Social_CapitalOnce you know where you will fundraise, the next step is NOT campaign creation. Instead, you need to start the process of planning your campaign. Planning and executing a crowd-funding campaign takes months, not days.

We will use two Arizona-based companies to illustrate the importance of planning and social capital creation. First, social capital is not the same as having a social media presence.  Just as advertising is not the only component of marketing, simply having social media reach is not enough.

Social capital means that you have an expert or leadership role in your space.  You build that through blogging, speaking, volunteering, public relations, and yes, social media.  Start well before your campaign to build up your crowd that you can then leverage at the start of your campaign. 

Quality is important, not quantity. Buying followers or friends will not help because those are not true supporters. You need to have a great network of evangelists.

Case Study: Tale of Two Campaigns

DNA on a Shirt creates genetic art on t-shirts and also for display. G3Box was a company that converted steel shipping containers into maternity wards for deployment to Africa. (G3Box was sold to a larger company last year.)

Both companies used for their crowdfunding efforts. G3Box launched “G3Box: Ship a Maternity Clinic to Kenya” and successfully raised more than their goal. DNA on a Shirt launched “DNA Zoo Tees” and did not meet their goal.

G3Box started well before their launch and leveraged the tie between upcoming Mother’s Day and the maternity ward aspect of saving women who died in childbirth. G3Box accumulated people who were ready to contribute on day one and that, plus the Mother’s Day reward that sent a card to your mom, had them at the top of the Indiegogo page early in their campaign.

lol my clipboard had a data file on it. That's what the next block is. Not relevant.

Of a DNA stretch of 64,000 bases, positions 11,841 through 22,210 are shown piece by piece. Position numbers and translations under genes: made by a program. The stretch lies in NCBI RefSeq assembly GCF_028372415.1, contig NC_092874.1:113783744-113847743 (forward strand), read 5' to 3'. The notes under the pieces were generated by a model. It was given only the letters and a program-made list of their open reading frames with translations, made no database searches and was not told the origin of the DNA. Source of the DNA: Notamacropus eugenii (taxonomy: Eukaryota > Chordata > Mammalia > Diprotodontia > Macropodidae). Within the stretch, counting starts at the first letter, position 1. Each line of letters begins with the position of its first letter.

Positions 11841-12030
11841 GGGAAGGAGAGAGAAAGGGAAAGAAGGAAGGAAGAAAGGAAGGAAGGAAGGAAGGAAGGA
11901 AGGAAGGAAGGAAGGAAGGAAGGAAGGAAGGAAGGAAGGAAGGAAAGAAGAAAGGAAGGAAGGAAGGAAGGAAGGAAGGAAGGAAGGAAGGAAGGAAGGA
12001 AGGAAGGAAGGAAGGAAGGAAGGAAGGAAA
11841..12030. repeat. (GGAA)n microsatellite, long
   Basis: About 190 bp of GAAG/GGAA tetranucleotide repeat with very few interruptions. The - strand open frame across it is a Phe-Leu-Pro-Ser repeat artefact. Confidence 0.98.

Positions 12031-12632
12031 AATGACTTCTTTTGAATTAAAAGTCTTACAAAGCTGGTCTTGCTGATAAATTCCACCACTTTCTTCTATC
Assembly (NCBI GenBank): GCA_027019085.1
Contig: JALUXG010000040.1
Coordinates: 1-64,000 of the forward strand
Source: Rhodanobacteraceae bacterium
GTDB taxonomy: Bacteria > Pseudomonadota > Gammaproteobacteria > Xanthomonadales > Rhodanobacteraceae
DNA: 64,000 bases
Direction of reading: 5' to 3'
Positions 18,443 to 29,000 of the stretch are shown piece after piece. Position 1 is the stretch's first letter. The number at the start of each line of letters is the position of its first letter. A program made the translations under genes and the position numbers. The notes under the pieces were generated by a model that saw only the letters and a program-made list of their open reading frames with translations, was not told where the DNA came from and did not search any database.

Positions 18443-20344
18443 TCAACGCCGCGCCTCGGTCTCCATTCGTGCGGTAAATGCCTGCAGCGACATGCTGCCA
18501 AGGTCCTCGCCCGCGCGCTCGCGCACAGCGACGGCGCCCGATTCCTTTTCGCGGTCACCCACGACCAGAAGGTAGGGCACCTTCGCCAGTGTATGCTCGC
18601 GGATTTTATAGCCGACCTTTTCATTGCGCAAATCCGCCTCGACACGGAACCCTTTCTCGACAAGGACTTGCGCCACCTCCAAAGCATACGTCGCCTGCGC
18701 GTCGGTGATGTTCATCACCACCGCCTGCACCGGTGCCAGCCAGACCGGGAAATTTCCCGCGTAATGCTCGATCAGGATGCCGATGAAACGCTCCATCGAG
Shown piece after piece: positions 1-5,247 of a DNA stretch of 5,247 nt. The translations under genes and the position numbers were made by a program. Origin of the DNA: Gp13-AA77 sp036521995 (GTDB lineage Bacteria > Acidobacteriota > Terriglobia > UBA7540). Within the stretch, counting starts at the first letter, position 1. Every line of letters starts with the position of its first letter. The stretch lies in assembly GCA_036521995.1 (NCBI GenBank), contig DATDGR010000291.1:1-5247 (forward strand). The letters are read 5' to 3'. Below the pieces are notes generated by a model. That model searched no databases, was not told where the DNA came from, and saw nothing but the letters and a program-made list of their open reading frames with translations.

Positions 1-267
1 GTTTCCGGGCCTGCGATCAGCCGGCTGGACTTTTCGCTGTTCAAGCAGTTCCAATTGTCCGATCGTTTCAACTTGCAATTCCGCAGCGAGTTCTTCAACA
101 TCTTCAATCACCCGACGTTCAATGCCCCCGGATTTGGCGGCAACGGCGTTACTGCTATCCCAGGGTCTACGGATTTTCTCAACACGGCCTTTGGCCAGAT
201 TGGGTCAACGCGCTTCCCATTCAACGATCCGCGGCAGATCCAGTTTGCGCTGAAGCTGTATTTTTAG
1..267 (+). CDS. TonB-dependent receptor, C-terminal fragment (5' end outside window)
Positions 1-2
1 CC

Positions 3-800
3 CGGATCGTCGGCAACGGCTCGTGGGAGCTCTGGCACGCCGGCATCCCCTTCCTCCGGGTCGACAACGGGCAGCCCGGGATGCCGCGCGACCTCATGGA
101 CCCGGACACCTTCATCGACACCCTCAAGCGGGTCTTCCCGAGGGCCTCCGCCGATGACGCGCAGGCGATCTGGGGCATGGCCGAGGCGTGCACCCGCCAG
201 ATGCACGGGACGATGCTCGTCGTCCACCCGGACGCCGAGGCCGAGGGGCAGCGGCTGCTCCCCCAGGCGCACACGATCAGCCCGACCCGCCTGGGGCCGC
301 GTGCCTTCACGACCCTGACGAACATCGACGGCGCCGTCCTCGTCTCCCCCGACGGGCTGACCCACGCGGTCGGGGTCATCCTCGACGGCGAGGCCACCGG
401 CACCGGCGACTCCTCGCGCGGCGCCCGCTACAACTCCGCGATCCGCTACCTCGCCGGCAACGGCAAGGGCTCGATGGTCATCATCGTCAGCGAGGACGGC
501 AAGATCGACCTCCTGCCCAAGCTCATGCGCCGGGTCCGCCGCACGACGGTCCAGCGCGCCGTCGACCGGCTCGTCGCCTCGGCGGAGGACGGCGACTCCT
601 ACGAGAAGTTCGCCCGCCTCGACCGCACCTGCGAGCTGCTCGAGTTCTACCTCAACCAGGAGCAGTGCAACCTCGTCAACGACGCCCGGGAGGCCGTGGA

DNA on a Shirt did not do pre-selling or gather partners or supporters and they did not have great visibility on Indiegogo. For a second attempt, they partnered with the Cheetah foundation for “DNA on a Shirt: Help Save the Cheetah!” and did prework in terms of outreach and media interviews.  The second time they succeeded. 

Lessons Learned:

  1. Find your crowd (see last week’s blog)
  2. Heavy PR and that means not just press releases.
  3. Pre-selling up to 30% of your target.
  4. Get it all in writing – from the terms for the platform to your partners’ contributions.
  5. Sensible rewards structure (see next week’s blog <link to sign up>).

Interested in learning more about crowdfunding? Join us on July 8th for our webinar with Early Growth Financial Services.

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